UPDATE: Both bills failed to be reported out of committee by March 28, 2019 and were not debated during this year’s legislative session.
In the wake of the Illinois Supreme Court decision that held that claimants need only allege a procedural violation to have standing to bring an action under the Illinois Biometric Information Privacy Act (BIPA) and the continued wave of BIPA-related litigation, the Illinois legislature is considering an amendment to BIPA that would strip the statute of its private right of action. SB2134, as currently written, would amend BIPA by deleting the private right of action and instead provide for enforcement under the Department of Labor (for violations concerning employment-related biometric data collection) or generally by the state attorney general under the state’s consumer protection statute. The end result would be a statute similar to Texas and Washington’s biometric privacy bills which may only be enforced by the respective state attorney general. [Note: There is also another BIPA amendment pending, HB3024, which would expand the definition of “biometric identifier” to include “an electrocardiography result from a wearable device” in an effort to keep up with the latest technologies].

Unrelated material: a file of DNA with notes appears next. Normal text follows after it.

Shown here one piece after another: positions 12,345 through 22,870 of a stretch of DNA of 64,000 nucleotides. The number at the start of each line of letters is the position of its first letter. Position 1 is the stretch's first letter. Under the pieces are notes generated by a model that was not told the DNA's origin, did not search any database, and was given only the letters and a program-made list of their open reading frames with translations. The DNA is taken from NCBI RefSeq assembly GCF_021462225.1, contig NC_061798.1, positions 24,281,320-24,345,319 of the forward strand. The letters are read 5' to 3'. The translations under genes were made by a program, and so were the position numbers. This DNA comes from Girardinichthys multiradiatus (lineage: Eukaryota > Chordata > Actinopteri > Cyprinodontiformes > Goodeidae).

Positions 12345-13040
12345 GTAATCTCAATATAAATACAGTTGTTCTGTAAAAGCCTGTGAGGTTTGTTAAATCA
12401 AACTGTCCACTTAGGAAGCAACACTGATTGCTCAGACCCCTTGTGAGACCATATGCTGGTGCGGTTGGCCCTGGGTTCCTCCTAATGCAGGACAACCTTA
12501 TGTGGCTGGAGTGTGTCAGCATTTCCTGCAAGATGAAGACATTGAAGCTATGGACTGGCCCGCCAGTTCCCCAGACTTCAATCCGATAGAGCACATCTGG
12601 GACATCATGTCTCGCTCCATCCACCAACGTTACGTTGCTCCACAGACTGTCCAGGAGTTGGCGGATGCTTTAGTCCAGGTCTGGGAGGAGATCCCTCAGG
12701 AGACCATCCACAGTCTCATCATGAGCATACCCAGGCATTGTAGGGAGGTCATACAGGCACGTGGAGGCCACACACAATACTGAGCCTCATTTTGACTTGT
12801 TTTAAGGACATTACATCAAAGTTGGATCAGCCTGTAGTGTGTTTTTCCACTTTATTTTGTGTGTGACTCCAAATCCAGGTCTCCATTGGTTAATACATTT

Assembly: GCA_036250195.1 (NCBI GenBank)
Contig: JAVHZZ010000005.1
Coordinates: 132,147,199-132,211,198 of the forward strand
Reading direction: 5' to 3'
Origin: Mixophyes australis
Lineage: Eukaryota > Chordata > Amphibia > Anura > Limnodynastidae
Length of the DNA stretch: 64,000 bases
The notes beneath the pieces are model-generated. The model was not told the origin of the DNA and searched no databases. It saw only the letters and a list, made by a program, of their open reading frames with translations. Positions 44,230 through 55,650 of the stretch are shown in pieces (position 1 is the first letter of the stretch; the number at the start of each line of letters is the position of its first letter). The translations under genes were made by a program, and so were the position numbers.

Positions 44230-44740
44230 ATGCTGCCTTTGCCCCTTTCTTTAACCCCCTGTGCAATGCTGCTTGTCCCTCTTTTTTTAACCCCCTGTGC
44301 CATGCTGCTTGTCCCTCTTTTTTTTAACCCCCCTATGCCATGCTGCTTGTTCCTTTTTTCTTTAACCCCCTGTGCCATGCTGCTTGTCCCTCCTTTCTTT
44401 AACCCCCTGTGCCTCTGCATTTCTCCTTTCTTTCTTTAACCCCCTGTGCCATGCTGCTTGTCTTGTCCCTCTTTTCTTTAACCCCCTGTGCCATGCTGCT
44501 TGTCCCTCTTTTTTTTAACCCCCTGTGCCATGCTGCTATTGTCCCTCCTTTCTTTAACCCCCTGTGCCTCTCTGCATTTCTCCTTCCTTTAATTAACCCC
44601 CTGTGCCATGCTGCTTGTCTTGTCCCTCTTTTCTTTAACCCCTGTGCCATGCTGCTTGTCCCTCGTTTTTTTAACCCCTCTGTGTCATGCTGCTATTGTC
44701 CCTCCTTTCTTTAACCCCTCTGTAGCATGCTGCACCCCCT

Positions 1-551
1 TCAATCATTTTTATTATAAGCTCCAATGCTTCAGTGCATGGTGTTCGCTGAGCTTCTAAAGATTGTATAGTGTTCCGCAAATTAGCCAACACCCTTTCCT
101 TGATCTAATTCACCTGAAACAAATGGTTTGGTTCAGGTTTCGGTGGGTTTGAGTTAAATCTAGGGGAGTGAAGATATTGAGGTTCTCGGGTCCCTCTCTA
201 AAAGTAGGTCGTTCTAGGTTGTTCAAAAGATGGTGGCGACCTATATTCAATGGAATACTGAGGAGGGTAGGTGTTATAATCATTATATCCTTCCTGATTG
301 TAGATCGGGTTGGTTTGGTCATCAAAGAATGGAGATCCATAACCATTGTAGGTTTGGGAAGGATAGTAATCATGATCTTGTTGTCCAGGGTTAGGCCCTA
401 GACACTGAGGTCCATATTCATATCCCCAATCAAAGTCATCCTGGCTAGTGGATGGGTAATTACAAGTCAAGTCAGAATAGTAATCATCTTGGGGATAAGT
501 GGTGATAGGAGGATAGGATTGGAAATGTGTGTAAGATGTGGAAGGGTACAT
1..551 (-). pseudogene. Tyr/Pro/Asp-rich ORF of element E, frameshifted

This is not the first time the Illinois legislature has considered changes to BIPA (see here and here), so we will have to watch to see if the bill moves through the chamber. It is currently in committee (however, SB2134 is denoted as having a procedural deadline of March 28, 2019 for the committee to report the bill). We will keep an eye on it, as well as other legislative debate in other states on biometric privacy bills.